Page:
United States level I trauma centers are not created equal – a concern for patient safety?

Abstract

BACKGROUND The American College of Surgeons delineates 108 requirements for level I trauma centers. Some of these requirements include: minimum of 1,200 trauma admissions per year; an average of 35 major trauma patients per surgeon; residency training programs; and 10 peer-reviewed journal submissions every three years. This study examines the variation in services provided among U.S. level I trauma centers. METHODS 218 facilities identified as level I trauma centers in 2005 were contacted for participation. 136 centers in 37 states completed the questionnaire. Surveys queried variances in trauma, neurosurgery, plastics, and orthopaedic surgery with regard to type of center, type of accreditation, number and training of participating physicians, number of beds, dedicated OR support (staff/rooms), call pay, and research. RESULTS Of the level I centers surveyed, 66% are university-affiliated facilities that employ more surgeons and staffing across trauma and all subspecialties compared to community-based or public centers. However, the community and public centers have more surgeons per capita (44% of the university-affiliated hospitals have six or more trauma surgeons on staff compared to 59% of the community and 70% of the public facilities). University-affiliated centers also provide more in-house subspecialty services (orthopaedic, neurosurgery, and plastics). Thirty-nine percent do not have ACS accreditation and are designated trauma facilities by state or local governments. Only 49% of trauma centers provide on-call pay to trauma surgeons, and these percentages decline for all subspecialties. Dedicated operating rooms and research programs are also lacking among all subspecialties. CONCLUSION Based on our findings, we conclude that there are no homogeneous criteria for being accredited as a level I trauma center. Reliable resources should be offered at any facility that claims a level I trauma designation. We do not know if such diversity of services truly impacts care or how it can be measured; nevertheless, it would be logical to presume that at some point services that fall below a minimum threshold would potentially adversely affect the quality of care. In order to develop appropriate policy to decrease possible disparities, differentiation in services between trauma centers must be further researched and described.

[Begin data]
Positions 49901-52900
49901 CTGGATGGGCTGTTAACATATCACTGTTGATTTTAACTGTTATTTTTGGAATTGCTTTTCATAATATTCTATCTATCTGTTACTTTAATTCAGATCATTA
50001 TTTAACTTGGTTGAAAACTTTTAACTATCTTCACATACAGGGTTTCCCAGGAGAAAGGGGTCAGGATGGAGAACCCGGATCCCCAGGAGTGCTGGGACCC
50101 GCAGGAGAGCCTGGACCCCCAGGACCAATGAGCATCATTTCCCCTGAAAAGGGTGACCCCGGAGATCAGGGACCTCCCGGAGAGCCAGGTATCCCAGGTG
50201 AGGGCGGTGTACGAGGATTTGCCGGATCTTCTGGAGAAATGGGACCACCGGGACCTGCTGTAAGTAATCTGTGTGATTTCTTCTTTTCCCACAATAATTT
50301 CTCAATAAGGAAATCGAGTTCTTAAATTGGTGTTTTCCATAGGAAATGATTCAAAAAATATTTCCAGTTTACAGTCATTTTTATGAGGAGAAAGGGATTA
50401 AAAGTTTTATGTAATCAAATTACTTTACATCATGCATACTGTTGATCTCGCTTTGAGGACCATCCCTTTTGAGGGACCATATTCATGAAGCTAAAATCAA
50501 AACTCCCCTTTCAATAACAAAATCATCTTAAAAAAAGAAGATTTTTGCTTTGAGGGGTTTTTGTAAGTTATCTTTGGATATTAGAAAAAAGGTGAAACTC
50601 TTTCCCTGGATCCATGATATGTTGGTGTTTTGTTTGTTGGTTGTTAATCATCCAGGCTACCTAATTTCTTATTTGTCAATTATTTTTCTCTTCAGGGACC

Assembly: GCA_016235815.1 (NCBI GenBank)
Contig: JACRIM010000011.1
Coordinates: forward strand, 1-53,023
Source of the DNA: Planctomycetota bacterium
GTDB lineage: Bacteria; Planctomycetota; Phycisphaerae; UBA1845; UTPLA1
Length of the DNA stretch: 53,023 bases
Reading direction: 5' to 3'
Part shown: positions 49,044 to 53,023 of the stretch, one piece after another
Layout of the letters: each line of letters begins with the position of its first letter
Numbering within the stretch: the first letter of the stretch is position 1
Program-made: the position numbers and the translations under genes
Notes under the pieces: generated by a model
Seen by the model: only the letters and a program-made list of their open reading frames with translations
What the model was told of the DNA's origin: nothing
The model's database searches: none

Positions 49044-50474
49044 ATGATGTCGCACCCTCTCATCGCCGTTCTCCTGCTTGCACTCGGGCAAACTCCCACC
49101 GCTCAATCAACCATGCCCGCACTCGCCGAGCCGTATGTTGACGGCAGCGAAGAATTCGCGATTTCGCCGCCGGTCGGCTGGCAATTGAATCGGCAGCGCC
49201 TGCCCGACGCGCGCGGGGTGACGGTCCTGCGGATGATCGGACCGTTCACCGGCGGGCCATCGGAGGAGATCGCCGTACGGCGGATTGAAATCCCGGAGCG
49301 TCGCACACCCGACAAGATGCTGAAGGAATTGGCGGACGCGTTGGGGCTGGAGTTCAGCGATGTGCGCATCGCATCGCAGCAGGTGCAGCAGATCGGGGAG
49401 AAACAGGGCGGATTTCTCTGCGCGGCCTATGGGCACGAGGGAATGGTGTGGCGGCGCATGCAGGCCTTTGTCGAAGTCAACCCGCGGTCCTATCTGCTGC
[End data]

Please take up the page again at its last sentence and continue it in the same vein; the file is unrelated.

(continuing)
DOI: 10.1186/1754-9493-2-18

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Cite this paper

@article{Ziran2008UnitedSL, title={United States level I trauma centers are not created equal – a concern for patient safety?}, author={Bruce H. Ziran and Mary-Kate Barrette-Grischow and Barbara M. Hileman}, journal={Patient Safety in Surgery}, year={2008}, volume={2}, pages={18 - 18} }